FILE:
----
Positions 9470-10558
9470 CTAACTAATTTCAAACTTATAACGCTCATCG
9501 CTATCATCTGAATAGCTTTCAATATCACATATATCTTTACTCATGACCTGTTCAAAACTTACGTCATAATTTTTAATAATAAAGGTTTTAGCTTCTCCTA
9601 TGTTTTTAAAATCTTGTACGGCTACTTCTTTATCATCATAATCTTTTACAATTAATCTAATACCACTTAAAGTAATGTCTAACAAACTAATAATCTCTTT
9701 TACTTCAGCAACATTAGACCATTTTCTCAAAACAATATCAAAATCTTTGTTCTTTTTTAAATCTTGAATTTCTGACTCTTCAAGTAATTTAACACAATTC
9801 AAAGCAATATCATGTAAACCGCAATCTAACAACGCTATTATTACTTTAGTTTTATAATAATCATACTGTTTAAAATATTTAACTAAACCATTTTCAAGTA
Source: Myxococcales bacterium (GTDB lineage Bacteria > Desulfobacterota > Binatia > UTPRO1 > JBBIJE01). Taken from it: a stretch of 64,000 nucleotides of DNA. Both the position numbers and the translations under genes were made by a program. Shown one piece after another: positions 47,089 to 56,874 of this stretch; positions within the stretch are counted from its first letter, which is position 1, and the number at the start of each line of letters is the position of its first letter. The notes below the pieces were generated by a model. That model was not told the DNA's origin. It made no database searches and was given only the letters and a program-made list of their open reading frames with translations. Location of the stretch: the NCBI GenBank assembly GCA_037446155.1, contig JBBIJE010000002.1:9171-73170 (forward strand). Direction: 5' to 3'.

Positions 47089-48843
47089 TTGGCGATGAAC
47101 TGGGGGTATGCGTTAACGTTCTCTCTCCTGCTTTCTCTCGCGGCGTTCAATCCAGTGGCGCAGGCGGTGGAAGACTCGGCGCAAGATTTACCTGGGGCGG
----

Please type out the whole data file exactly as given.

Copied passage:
Positions 9470-10558
9470 CTAACTAATTTCAAACTTATAACGCTCATCG
9501 CTATCATCTGAATAGCTTTCAATATCACATATATCTTTACTCATGACCTGTTCAAAACTTACGTCATAATTTTTAATAATAAAGGTTTTAGCTTCTCCTA
9601 TGTTTTTAAAATCTTGTACGGCTACTTCTTTATCATCATAATCTTTTACAATTAATCTAATACCACTTAAAGTAATGTCTAACAAACTAATAATCTCTTT
9701 TACTTCAGCAACATTAGACCATTTTCTCAAAACAATATCAAAATCTTTGTTCTTTTTTAAATCTTGAATTTCTGACTCTTCAAGTAATTTAACACAATTC
9801 AAAGCAATATCATGTAAACCGCAATCTAACAACGCTATTATTACTTTAGTTTTATAATAATCATACTGTTTAAAATATTTAACTAAACCATTTTCAAGTA
Source: Myxococcales bacterium (GTDB lineage Bacteria > Desulfobacterota > Binatia > UTPRO1 > JBBIJE01). Taken from it: a stretch of 64,000 nucleotides of DNA. Both the position numbers and the translations under genes were made by a program. Shown one piece after another: positions 47,089 to 56,874 of this stretch; positions within the stretch are counted from its first letter, which is position 1, and the number at the start of each line of letters is the position of its first letter. The notes below the pieces were generated by a model. That model was not told the DNA's origin. It made no database searches and was given only the letters and a program-made list of their open reading frames with translations. Location of the stretch: the NCBI GenBank assembly GCA_037446155.1, contig JBBIJE010000002.1:9171-73170 (forward strand). Direction: 5' to 3'.

Positions 47089-48843
47089 TTGGCGATGAAC
47101 TGGGGGTATGCGTTAACGTTCTCTCTCCTGCTTTCTCTCGCGGCGTTCAATCCAGTGGCGCAGGCGGTGGAAGACTCGGCGCAAGATTTACCTGGGGCGG